within the statutory definition, we must consider whether the
Corporation is a "municipal agency" under the conflict of interest
law.

Municipal agency is defined in G.L. c. 268A, s.1(f) as "any
department or office of a city or town government and any council,
division, board, bureau, commission, institution, tribunal or other
instrumentality thereof or thereunder."

Prior opinions of the Commission have identified several
criteria useful to an analysis of whether a particular entity is a
public instrumentality for the purposes of G.L. c. 268A. These
factors are:

(a) the impetus for the creation of the entity (e.g.,
legislative or administrative action);

(b) the entity's performance of some essentially
governmental function;

(c) whether the entity receives or expends public funds;
and

(d) the extent of control and supervision exercised by
governmental officials or agencies over the entity.

See EC-COI-94-7; 89-24; 89-1. The Commission also considers
whether, in light of the preceding factors, "there are any private
interests involved, or whether the states or political subdivisions
have the powers and interests of an owner." See MBTA Retirement
Board v. State Ethics Commission
, 414 Mass. 582 (1993) (quoting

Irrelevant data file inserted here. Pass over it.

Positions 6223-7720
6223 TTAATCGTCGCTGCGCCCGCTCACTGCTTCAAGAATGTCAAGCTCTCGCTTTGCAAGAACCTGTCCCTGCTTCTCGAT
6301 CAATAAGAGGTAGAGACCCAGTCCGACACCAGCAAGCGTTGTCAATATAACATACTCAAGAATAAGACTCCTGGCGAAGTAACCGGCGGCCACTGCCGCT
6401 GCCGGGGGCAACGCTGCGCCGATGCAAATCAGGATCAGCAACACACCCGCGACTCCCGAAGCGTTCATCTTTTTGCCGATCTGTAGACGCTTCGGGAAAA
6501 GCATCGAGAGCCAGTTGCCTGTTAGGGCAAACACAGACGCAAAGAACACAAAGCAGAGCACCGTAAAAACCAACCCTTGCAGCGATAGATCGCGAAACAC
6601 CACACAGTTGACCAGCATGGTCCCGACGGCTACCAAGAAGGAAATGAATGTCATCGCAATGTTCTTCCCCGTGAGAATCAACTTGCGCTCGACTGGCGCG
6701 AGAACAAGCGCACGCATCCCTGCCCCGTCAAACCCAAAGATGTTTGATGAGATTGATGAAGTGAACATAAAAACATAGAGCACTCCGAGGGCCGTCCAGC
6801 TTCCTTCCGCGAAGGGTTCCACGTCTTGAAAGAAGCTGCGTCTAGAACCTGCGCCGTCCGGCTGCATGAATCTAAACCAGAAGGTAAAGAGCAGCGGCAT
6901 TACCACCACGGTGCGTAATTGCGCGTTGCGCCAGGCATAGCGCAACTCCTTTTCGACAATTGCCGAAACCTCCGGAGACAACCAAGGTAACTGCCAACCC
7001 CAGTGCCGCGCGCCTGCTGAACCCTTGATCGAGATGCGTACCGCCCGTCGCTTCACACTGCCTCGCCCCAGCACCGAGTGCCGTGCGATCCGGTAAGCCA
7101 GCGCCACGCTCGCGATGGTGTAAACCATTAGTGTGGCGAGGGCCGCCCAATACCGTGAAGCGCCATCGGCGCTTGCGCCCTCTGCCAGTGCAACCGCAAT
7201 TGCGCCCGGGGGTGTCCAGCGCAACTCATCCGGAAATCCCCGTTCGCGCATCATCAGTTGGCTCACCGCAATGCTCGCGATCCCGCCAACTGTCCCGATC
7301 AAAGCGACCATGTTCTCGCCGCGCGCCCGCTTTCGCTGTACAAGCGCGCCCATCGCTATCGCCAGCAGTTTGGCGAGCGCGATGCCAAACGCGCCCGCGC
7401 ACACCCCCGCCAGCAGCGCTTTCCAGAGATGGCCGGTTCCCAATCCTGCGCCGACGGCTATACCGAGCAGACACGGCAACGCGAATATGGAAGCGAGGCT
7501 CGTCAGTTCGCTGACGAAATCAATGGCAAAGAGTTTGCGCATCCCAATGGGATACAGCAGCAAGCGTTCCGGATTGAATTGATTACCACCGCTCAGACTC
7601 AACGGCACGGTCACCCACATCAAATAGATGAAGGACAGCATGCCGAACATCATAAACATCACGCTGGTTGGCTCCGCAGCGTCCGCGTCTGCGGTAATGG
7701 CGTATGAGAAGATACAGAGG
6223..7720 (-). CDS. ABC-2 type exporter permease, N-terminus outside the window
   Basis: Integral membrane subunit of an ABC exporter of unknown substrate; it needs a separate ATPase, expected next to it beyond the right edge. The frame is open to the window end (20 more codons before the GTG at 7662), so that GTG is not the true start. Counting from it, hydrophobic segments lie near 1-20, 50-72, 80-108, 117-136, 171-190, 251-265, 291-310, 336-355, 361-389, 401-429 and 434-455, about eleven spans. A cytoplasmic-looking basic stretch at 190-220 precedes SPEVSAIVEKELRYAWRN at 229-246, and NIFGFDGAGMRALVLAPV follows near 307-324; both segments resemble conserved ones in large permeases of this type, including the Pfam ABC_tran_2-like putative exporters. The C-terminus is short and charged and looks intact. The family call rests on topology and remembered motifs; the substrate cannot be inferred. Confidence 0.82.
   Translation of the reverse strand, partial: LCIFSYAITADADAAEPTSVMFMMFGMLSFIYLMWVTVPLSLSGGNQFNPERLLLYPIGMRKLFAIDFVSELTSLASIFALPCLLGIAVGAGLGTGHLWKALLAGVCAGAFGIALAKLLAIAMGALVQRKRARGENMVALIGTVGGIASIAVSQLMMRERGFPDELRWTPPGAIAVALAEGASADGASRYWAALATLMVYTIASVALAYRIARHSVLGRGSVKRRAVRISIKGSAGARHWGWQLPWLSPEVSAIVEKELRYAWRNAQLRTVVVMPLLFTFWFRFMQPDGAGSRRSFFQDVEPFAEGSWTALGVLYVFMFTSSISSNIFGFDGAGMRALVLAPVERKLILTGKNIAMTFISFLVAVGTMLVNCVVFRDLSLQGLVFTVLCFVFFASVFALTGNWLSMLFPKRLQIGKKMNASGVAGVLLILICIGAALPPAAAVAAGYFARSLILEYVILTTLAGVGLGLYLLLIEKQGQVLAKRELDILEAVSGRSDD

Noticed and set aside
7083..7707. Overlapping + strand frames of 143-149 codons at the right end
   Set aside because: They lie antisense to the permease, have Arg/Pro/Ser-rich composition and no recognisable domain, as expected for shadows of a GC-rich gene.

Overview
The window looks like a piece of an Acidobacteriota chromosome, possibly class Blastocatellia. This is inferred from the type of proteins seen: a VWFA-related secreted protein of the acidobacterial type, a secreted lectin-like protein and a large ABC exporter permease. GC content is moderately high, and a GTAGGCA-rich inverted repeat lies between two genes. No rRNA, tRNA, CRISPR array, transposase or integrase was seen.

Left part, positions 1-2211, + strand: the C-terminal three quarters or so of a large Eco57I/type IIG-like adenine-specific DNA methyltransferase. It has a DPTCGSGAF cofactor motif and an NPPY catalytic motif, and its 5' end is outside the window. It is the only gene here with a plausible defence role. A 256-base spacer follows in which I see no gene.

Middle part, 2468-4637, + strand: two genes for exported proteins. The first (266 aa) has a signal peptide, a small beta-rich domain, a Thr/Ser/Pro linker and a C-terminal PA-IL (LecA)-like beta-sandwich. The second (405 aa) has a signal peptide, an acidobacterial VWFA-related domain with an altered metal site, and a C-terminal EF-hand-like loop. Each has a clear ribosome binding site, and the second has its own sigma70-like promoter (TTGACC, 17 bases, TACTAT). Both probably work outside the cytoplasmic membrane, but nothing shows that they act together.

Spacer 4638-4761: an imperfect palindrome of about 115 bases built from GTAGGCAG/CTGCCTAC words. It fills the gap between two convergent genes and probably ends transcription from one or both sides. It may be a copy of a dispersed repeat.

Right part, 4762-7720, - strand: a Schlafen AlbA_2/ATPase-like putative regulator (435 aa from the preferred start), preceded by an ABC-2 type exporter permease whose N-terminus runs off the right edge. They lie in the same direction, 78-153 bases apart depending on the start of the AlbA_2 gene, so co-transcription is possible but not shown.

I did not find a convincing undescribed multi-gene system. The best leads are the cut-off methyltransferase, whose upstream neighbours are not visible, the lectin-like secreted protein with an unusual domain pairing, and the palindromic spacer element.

Rev. Rul. 57-128, 1957-1 C.B. 311, 312). For the following
reasons, we conclude that the Corporation is not a municipal agency
whose members and employees are subject to the conflict of interest
statute.

In 1988, the Ethics Commission addressed the question of
whether a similar local access cable corporation was a municipal
agency under the conflict law, and concluded that the particular
cable access corporation was not a municipal agency. EC-COI-88-19.

In EC-COI-88-19, the Commission concluded that the local access
corporation was not governmentally created, as the impetus for the
creation was the License Agreement between the city and the cable
company, as opposed to a rule, regulation, statute, or ordinance.
Further, the Commission found that the

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local access corporation's management of the local access channels,
while a public service, was not an essentially governmental
function. According to the Commission, "public television
scheduling and production are neither traditional nor exclusive
roles of government." EC-COI-88-19.

We reaffirm our conclusions that the management of local
access channels by a non-profit organization is not an essentially
governmental function, and that, absent a rule, regulation,
statute, or ordinance, an organization established as a result of